Ownership of the object can be transferred with the std::move() function.

std::unique_ptr up2 = std::move(up);

Unique pointers are not copy constructable -- it is move constructable -- but can be returned from functions. C++0X will automatically perform a move construction upon return.

Ownership transfer is implicit when unique pointer is returned from a method/function

Shared Pointers

Shared pointers share ownership to an object -- they are reference counted shared pointers. Many shared pointers may point to the same object.

std::shared_ptr sp(new int(1234));

std::shared_ptr sp2(sp);  // Using copy constructor

std::cout << *sp << std::endl;
std::cout << *sp2 << std::endl;

The pointed object is destroyed when all the shared pointers pointing to the object are destroyed, preventing resource leaks.

The reference counter is incremented when a new shared pointer points to the object. The reference counter is decremented when a shared pointer to the object is destroyed

The pointed object is deleted when the reference counter goes to zero.

auto sp = make_shared(1729);

make_shared is cleaner and a more efficient helper function.

Shared pointers may be used in STL containers. For example, you could declare a vector of shared pointers.

Part 4 & 5: Nurikabe Solver

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Solve the Nurikabe puzzle to demonstrate STL. Refer to the source file on the video link page.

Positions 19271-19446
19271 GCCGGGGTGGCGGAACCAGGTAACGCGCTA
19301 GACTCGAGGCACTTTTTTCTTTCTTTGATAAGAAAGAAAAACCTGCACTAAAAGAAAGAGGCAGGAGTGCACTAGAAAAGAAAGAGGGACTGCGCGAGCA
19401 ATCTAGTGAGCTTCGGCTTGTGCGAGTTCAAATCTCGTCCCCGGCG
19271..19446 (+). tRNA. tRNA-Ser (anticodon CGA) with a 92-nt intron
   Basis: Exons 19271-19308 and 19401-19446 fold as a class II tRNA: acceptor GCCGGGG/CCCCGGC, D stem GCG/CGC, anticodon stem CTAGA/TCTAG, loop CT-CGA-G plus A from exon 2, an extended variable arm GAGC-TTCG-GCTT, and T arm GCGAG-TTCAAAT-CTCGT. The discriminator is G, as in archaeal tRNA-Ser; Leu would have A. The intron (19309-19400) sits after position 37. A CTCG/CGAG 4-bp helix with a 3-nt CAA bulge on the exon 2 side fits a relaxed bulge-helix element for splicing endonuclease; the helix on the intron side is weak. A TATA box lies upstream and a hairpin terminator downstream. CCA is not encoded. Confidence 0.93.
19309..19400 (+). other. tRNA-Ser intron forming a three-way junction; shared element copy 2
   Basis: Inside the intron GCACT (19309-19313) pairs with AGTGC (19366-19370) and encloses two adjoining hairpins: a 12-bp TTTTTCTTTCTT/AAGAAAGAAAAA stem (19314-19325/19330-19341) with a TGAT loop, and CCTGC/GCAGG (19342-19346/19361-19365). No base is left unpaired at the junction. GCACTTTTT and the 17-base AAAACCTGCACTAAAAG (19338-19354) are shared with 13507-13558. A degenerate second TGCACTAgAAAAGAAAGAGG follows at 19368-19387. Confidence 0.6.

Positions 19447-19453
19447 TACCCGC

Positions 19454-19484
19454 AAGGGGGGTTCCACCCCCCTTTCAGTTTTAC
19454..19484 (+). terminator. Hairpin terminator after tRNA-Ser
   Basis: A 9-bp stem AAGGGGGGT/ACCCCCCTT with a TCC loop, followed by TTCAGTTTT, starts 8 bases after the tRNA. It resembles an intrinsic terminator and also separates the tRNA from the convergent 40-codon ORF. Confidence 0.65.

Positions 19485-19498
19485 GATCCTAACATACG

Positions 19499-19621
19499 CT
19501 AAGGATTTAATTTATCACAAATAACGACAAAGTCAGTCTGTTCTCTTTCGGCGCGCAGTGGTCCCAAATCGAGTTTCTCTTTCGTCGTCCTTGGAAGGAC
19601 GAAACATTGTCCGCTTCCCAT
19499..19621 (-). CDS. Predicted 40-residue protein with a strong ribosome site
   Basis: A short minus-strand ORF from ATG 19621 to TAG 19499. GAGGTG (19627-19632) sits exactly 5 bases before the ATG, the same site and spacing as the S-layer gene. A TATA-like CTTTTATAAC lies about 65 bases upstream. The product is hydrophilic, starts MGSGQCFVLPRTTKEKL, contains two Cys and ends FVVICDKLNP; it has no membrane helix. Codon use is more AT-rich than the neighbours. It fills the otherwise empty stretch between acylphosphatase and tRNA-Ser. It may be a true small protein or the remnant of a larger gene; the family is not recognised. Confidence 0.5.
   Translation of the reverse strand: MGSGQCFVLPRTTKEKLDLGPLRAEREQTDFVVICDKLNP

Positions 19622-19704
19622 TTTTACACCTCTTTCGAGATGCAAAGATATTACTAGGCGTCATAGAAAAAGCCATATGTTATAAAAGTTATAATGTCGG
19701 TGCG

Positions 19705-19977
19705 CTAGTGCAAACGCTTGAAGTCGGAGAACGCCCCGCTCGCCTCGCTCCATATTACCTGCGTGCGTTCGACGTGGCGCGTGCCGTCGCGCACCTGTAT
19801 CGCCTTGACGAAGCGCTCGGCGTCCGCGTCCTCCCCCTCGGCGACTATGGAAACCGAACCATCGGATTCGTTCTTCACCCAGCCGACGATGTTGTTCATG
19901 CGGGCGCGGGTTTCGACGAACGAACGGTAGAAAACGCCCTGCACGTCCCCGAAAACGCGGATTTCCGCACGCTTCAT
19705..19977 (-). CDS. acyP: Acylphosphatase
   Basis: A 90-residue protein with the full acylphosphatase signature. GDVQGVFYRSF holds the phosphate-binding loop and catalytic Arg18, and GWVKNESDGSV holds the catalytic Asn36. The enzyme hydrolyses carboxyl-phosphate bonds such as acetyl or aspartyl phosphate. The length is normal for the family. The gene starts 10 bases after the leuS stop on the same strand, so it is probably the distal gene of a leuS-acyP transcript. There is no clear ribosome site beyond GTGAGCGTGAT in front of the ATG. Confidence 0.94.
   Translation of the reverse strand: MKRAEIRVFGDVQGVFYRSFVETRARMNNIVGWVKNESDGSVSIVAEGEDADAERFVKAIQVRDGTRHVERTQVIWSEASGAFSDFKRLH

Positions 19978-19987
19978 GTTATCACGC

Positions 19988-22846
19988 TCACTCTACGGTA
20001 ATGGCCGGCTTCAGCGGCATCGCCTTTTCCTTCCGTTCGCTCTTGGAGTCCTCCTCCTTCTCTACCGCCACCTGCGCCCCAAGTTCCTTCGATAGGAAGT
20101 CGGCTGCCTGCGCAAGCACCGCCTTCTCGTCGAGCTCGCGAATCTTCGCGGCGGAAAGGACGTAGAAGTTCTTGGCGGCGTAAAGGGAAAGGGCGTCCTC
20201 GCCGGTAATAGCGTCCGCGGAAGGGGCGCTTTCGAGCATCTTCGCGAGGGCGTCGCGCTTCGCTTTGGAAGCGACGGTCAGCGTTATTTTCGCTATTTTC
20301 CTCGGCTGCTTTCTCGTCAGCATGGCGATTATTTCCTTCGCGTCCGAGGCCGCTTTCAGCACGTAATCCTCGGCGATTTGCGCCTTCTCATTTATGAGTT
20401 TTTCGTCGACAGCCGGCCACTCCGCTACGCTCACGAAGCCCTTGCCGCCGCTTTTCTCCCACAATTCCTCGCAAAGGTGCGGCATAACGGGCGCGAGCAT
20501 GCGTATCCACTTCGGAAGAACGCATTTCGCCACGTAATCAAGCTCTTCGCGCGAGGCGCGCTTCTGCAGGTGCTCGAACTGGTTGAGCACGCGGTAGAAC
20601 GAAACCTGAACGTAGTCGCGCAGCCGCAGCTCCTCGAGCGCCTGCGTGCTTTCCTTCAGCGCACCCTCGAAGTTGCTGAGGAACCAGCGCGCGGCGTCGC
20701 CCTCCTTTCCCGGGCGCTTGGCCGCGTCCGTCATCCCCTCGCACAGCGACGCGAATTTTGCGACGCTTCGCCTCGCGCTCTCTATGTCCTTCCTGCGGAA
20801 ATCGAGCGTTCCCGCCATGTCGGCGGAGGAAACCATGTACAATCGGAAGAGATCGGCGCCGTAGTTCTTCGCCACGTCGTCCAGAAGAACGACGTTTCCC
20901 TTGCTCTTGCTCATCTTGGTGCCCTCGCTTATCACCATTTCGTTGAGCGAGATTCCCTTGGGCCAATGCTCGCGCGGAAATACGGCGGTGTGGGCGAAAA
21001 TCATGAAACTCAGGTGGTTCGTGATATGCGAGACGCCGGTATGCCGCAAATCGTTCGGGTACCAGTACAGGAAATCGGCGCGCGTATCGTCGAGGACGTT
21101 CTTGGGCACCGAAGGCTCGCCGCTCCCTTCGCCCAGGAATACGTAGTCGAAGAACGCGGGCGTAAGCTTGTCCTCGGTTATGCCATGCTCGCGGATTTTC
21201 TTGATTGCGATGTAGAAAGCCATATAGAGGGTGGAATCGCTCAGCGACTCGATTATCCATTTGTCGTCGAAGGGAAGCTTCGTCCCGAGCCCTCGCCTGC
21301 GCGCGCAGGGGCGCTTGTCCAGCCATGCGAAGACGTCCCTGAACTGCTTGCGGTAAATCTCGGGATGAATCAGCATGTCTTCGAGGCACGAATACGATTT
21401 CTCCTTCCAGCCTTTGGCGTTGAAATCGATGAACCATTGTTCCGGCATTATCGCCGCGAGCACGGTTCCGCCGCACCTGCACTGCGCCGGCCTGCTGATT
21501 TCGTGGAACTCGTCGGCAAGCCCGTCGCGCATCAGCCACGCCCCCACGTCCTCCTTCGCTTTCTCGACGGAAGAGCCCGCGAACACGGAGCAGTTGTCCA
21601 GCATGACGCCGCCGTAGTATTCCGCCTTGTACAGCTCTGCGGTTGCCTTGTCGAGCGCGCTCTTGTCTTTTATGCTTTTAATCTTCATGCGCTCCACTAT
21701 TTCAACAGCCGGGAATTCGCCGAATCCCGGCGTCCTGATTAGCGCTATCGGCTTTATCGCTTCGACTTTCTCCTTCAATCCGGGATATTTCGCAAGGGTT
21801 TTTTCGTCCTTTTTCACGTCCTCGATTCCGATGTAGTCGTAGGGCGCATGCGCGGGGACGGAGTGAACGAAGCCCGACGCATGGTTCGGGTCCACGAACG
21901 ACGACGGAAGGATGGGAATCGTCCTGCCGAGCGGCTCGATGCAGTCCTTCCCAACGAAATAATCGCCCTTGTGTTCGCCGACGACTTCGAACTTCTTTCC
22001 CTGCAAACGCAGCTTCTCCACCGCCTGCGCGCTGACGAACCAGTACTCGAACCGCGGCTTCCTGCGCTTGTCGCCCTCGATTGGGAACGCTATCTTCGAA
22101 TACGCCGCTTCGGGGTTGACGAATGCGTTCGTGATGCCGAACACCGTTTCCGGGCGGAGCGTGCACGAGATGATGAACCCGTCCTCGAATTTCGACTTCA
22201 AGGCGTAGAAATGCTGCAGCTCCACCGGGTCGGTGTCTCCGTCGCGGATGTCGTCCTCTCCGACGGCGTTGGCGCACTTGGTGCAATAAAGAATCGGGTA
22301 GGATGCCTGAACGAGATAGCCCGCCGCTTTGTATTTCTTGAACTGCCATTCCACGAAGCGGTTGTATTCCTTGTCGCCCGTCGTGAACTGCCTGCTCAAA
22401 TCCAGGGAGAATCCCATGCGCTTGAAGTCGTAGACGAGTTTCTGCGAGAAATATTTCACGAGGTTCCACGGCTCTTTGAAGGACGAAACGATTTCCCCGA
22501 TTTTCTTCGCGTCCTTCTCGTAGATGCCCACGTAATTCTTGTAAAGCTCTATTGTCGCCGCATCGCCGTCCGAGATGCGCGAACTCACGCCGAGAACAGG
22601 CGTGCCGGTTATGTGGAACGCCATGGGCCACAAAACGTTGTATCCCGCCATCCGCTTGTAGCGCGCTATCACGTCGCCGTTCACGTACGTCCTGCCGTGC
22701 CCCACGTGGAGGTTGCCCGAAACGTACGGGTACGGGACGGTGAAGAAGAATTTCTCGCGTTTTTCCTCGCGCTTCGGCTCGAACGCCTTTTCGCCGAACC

class Grid - Stores state of puzzle, top-level member functions, write to file

class Region - keep track of all the contiguous regions

Part 6: Algorithms and Functors

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STL algorithms are usually templated on iterator types (to work with arbitrary containers with arbitrary elements) and predicates.

Non-modifying/non-mutating algorithms

std::vector v;

std::cout << std::count(v.begin(), v.end(), 33) << std::endl; // 1
bool even(int n) {
    return n % 2 == 0;
std::cout << std::count_if(v.begin(), v.eng(), even) << std::endl; // 2

// or using lambdas

std::cout << std::count_if(v.begin(), v.end(),
    [](int n) { return n % 2 == 0 }) << std::endl; // 2
std::equal(first.begin(), first.end(), second.begin());

Note that lengths are not compared, we can check this manually if needed. The second sequence should contain at least as many elements as the first sequence; it is an error if otherwise.